REL 220 Introduction to the Old Testament (3)
A survey of the Old Testament with attention to the history of the people of Israel, the development of Israelite faith, the composition of the Old Testament writings, and the relevance of the Old Testament for today. The intent is to gain a good, working knowledge of the Old Testament.


REL 221 Introduction to the New Testament (3)
A survey of the New Testament giving attention to the development of the Christian faith, the historical development of its writings, and the relevance of the New Testament for today. The intent is to gain a good, working knowledge of the New Testament.


REL 251 Religions of the World (3)
An introduction to the histories, basic beliefs and practices of the major religions of the world, including Hinduism, Buddhism, Islam, Judaism, and Christianity.


REL 321 Philosophy of Religion (3)
A critical examination of the philosophy of religion through classical and contemporary readings that discuss such topics as arguments for and against God's existence, the rationality of belief in God, religious language, the immortality of the soul, and religious pluralism. (Prerequisite: Previous course in Philosophy or Religion, Cross-listed as PHL 321)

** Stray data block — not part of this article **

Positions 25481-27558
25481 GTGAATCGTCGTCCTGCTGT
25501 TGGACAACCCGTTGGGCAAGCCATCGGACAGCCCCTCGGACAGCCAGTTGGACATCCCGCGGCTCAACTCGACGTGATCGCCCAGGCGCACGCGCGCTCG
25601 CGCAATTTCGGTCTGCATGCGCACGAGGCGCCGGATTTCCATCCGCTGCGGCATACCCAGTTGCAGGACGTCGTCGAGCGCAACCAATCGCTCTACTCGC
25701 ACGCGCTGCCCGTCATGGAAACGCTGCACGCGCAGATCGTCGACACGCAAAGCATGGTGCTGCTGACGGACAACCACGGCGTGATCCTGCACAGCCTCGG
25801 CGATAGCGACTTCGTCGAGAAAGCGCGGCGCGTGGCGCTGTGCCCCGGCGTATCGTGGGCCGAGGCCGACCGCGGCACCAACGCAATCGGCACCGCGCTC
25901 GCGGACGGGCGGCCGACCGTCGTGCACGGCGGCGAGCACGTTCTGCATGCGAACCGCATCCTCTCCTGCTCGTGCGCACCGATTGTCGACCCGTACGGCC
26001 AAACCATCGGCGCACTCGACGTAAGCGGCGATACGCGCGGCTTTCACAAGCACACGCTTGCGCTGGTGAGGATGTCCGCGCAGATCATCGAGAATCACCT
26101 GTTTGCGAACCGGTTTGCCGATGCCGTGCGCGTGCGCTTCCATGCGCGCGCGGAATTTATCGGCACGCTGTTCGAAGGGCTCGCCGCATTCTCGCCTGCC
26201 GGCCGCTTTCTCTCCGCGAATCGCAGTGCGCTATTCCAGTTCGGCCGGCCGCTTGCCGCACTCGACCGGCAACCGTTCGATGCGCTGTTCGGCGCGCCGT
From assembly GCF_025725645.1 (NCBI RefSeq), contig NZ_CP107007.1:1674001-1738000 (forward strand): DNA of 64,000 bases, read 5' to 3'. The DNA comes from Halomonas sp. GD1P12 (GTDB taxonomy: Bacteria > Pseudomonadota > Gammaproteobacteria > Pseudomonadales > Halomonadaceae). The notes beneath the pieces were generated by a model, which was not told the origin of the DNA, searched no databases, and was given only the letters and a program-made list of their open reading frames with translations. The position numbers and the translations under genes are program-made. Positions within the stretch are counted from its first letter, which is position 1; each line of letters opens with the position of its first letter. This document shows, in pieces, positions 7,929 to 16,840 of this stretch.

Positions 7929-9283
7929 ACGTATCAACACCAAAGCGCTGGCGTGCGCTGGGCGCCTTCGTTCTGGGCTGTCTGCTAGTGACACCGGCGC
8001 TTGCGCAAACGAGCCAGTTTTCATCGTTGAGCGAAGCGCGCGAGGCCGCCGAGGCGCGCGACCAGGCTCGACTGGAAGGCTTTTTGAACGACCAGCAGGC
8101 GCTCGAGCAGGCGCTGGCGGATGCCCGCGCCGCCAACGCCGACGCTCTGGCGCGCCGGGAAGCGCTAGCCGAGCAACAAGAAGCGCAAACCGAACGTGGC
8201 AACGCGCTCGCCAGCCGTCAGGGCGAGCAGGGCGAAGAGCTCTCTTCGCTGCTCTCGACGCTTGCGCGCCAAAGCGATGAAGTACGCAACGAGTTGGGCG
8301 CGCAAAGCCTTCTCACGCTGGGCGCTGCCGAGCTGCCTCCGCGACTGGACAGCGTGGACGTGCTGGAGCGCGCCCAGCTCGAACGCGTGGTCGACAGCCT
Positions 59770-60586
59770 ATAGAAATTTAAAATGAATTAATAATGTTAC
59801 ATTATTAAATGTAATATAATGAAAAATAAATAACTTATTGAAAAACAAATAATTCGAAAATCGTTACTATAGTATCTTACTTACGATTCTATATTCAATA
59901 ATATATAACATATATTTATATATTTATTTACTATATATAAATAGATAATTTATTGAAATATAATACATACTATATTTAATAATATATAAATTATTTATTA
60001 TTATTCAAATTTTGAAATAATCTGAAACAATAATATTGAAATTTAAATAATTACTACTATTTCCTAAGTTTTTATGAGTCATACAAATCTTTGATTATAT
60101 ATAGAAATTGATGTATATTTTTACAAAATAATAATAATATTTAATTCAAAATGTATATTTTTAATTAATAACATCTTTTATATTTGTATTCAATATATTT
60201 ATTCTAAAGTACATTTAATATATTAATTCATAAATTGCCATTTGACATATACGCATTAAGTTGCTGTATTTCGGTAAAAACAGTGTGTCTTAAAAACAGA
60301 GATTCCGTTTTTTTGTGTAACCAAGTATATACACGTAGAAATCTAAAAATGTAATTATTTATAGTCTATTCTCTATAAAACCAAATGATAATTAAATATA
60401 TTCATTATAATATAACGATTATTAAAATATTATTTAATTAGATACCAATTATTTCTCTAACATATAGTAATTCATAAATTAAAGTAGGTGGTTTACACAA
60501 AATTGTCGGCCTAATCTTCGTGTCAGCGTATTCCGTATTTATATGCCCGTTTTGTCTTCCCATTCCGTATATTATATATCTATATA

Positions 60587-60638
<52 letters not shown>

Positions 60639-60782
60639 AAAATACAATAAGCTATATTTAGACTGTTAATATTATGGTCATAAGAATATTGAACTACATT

REL 353 Life and Teachings of Jesus (3)
A study of the gospels in an attempt to gain a better understanding of the life and teachings of Jesus. Special attention is given to various attempts to identify the historical Jesus. (Prerequisite: REL 221 Introduction to the New Testament)


REL 354 Paul and His Theology (3)
An examination of the life of the Apostle Paul as outlined in the Book of Acts and his letters, and his theology and ethics as recorded in his letters. Emphasis will be upon an in-depth study of the letter to the Romans. (Prerequisite: REL 221 Introduction to the New Testament)


REL 357,358,359 Topics in Religion (3)
An in-depth look at one or more topics, thinkers or movements in religion. Offered at the discretion of the department.


REL 391,392,393 491,492,493 Independent Research and Writing (3)
Primarily for religion majors. Junior or senior standing required. Involves substantial research, reading and writing in the area of religion. (Prerequisite: Three previous Religion courses.)


REL 495 Senior Seminar (3)
An emphasis on research, writing, and oral presentation in religion and theology. Students write and present original research papers. In addition to student research projects, the course involves discussion of a philosophical work selected by the instructor and a capstone assignment in which students express their ethical perspectives. REL 495 is required of all religion majors. This course may also provide the framework for senior writing projects for students with a special minor in religion.


REL 497 Advanced Research (3)